Forget Teen Pregnancy: Even Adults Don’t Know How To Use Condoms

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condomsIf you want proof that sex education needs to be revamped to protect kids just take a glance at some numbers detailing the sexual activity of adults. It seems that everyone from college students to married couples don’t know how to apply or use condoms correctly, which reveals a lot about what kids definitely aren’t learning in the classroom.

Condoms have a 98% success rate with perfect use. But with grownups failing to check condoms, use lubricant, or even put them on the right way, that success rate is taking a hit. Msnbc reports that Indiana University analyzed 16 years worth of condom use data that dated all the way back to 1995. The 50 studies from 14 countries, including the United States and the United Kingdom, found “a laundry list” of condom application or use-related errors — and by a lot. We’re talking anywhere between one quarter to over half of adults committing major condom omissions, many of which are preventable with better instruction and education.

Some were as simple as failing to use a condom all the way through intercourse, elevating STD risks:

…between 17 percent and 51.1 percent of people queried in the studies said they’d put on a condom partway through intercourse — negating any disease-controlling benefits, since fluids are exchanged throughout intercourse not just during ejaculation. Other studies found that between 1.5 percent and 24.8 percent of sexual experiences involved putting a condom on too late in the process of intercourse.

Other errors included everything from rolling out the condom before application to not leaving any space for semen:

Late application: Between 17 percent and 51.1 percent of people reported putting a condom on after intercourse has already begun. Other studies found that late application happens in 1.5 percent to 24.8 percent of sexual encounters.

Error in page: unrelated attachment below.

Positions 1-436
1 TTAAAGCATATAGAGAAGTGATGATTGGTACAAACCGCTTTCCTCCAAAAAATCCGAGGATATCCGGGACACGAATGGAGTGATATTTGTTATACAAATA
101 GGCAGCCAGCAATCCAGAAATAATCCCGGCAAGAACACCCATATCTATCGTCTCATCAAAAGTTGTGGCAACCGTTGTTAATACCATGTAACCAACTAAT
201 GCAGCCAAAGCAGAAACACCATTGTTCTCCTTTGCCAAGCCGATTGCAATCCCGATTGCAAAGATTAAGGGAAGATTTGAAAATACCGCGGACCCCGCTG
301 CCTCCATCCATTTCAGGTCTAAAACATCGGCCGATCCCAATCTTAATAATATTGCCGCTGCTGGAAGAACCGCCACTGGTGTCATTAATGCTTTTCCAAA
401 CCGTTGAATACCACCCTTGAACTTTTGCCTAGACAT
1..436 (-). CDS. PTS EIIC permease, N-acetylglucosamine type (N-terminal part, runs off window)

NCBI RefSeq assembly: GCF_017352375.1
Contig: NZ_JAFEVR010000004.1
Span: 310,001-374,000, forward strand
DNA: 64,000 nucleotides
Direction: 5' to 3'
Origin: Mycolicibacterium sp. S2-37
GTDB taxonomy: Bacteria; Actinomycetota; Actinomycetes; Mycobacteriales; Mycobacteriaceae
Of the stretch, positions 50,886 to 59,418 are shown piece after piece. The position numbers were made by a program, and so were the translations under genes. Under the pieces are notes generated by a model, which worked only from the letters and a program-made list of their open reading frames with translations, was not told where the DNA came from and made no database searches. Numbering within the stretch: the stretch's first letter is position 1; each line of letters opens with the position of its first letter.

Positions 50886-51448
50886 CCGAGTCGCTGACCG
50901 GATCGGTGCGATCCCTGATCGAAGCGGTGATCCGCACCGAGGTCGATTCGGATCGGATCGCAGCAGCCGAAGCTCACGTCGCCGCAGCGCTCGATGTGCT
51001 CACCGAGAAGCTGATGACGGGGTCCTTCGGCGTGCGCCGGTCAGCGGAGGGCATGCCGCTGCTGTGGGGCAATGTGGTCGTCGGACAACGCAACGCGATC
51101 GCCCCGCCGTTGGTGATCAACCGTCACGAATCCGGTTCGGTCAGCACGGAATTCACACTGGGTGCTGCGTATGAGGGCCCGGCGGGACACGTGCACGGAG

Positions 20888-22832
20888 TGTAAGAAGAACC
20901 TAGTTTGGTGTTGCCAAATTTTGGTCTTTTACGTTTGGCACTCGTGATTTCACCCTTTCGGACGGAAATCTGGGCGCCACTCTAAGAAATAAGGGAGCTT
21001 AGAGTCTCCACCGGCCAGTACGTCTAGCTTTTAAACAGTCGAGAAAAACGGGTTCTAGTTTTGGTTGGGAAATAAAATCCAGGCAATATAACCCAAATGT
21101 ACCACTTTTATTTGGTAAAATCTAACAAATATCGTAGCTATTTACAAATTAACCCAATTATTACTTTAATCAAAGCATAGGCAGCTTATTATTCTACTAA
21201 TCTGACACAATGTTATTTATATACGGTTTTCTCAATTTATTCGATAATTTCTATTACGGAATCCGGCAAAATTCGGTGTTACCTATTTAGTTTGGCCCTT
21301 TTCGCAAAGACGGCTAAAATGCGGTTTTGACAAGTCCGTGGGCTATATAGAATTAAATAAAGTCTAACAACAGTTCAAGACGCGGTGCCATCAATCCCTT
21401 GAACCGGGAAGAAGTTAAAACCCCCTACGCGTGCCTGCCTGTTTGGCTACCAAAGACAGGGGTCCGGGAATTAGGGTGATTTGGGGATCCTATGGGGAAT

Early removal: Between 13.6 percent and 44.7 percent of individuals in the studies had taken a condom off before intercourse was over. Other studies found that early removal happens in between 1.4 percent and 26.9 percent of sexual encounters.

Unrolling a condom before putting it on: Between 2.1 percent and 25.3 percent of people reported completely unrolling a condom before putting it on.

No space at the tip: Failing to leave a reservoir for semen was reported by between 24.3 percent and 45.7 percent of respondents, depending on the study.

Failing to remove air: Almost half (48.1 percent) of women and 41.6 percent of men reported sexual encounters in which air wasn’t squeezed from the tip of the condom.

Inside-out condoms: Between 4 percent and 30.4 percent of people reported rolling on a condom inside out and then flipping it the other way around, potentially exposing their partner to bodily fluids.

Not checking for damage: Meanwhile, 82.7 percent of women and 74.5 percent of men failed to check condoms for damage before use.

No lubrication: Between 16 percent and 25.8 percent of participants had used condoms without lubrication, increasing the risk of a break.

Incorrect withdrawal: Failing to promptly and properly withdraw after ejaculation was a common mistake, occurring in up to 57 percent of encounters in one study. About 31 percent of men and 27 percent of women reported this error.

Incorrect storage: Between 3.3 percent and 19.1 percent of people in the studies had stored condoms in conditions outside of the recommendations on the package.

Again, what’s startling about these findings is that they aren’t from fumbling high school kids looking to make sense of their first safe sex lesson. These errors are from at least college-aged individuals who are sexually active and have perhaps already had obligatory safe sex education. And while some of these results surely account for sheer neglect, the high percentage of error reveals how little we’re telling kids about how to have sex safely.

While there exists the “I didn’t know I could get pregnant” explanation from a lot of teen mothers who neglected birth control altogether, these numbers for incorrect use suggest that we still have other safe sex practices to remain vigilant about.

(photo: Shutterstock)